Mental Health Resources for Young People of Color
Young people of color are resilient. But being a young person of color in America today can mean consistent exposure to traumatic incidents directed at their communities, whether in person, on television or through social media. While awareness can spur action that results in change, it can also take an emotional toll on young people that can impact other facets of their lives like schooling and relationships.
Maintaining mental health is important and seeking help can be necessary to stay healthy. In this article, OnlineCounselingPrograms.com has assembled a variety of mental health-focused content and resources to support young people of color.
Lee Thompson Young Foundation: an advocacy organization focused on holistic health treatments for mental illness and mental health literacy. The organization has a youth mental health first aid program dedicated to adolescent mental health and substance use.
National Black Child Development Institute: a national organization dedicated to the well-being of Black children that works with leaders and policymakers on issues such as education, health and health care accessibility.
Life is Precious: a suicide prevention program for Latinx girls that provides academic support, art therapies, and mental health and wellness activities.
Aakoma Project: a nonprofit that advances the mental health needs of adolescents of color and their families, raising awareness about mental health stigmas, and facilitating conversations about mental illness.
Asian Mental Health Collective: an organization helping to normalize and make mental health care more accessible for the Asian community, where a lot of mental health struggles are often invalidated or unaddressed.
Concerned Black Men of America: an organization connecting children of color to mental health resources and role models. The organization has parent-focused programs on career development and adult literacy.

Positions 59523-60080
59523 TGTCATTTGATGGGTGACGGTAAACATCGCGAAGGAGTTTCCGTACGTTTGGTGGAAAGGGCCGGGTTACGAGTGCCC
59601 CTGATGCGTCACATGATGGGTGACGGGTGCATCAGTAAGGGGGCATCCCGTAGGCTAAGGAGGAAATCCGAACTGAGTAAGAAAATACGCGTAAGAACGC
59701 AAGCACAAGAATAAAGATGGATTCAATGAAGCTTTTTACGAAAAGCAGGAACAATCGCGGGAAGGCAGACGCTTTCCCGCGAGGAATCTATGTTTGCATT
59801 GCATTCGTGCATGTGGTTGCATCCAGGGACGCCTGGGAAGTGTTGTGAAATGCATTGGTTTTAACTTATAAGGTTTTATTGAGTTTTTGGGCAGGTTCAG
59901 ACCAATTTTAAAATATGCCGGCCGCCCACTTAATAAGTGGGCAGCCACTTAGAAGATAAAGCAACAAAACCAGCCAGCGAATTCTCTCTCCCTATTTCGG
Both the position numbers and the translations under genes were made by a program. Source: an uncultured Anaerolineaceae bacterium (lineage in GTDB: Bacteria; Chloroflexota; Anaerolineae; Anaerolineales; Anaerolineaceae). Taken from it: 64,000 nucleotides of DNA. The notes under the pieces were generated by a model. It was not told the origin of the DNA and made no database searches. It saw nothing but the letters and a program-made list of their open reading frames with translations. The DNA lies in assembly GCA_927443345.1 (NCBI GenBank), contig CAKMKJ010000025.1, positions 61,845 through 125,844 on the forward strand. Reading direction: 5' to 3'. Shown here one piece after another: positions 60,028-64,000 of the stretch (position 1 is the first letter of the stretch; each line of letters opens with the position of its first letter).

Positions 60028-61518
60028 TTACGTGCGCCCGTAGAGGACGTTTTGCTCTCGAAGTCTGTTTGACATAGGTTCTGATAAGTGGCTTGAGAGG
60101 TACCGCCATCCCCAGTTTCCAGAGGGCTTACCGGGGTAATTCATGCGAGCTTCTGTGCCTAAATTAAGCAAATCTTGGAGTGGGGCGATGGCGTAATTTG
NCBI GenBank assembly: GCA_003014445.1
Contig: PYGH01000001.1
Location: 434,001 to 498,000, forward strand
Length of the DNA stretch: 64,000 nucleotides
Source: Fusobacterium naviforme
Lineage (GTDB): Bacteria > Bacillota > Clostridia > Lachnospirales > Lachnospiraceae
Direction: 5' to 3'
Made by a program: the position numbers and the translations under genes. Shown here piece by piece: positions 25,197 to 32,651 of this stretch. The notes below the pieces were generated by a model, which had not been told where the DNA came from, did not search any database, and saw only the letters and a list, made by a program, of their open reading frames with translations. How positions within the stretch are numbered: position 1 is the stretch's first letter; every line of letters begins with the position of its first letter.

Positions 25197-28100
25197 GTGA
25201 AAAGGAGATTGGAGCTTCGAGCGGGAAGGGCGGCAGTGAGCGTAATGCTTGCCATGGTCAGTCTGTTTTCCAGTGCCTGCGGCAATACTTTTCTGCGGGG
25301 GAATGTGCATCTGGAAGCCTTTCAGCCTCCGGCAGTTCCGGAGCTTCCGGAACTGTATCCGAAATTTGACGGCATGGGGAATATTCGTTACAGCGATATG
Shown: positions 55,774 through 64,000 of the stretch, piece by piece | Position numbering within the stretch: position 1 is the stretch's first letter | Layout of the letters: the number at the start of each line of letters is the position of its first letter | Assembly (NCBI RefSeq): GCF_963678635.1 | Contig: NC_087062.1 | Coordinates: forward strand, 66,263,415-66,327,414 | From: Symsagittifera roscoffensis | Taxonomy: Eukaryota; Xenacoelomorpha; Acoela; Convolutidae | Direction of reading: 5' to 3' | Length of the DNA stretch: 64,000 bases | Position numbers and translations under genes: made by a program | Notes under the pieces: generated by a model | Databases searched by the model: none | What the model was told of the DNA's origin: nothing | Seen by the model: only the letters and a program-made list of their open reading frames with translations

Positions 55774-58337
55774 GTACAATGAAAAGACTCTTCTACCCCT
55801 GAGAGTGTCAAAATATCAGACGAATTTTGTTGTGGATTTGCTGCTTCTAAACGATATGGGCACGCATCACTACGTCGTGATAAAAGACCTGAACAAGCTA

Loveland Foundation: an organization focused on the mental health and well-being of Black women and girls. It provides collaborative opportunities and initiatives for healing and empowerment, such as therapy funds, fellowships and listening tours.
Black Girls Smile: an organization focused on the mental wellness of Black females that encourages positive mental health education. It offers mental health awareness workshops for different age groups and promotes accessibility to therapists of color for Black women and girls.
The Boris Lawrence Henson Foundation: a nonprofit founded by Taraji P. Henson that advances the mental health needs of Black communities. The organization offers scholarships to Black students seeking careers in the mental health field, delivers mental health services and programs to students in urban schools, and spreads awareness about mental health wellness.
Circles of Care: a SAMHSA (Substance Abuse and Mental Health Services Administration) three-year grant program geared toward American Indian and Alaska Native communities. It helps children with severe emotional disturbances and their families obtain funding for tribal communities to improve youth mental health and provide a community-based support system.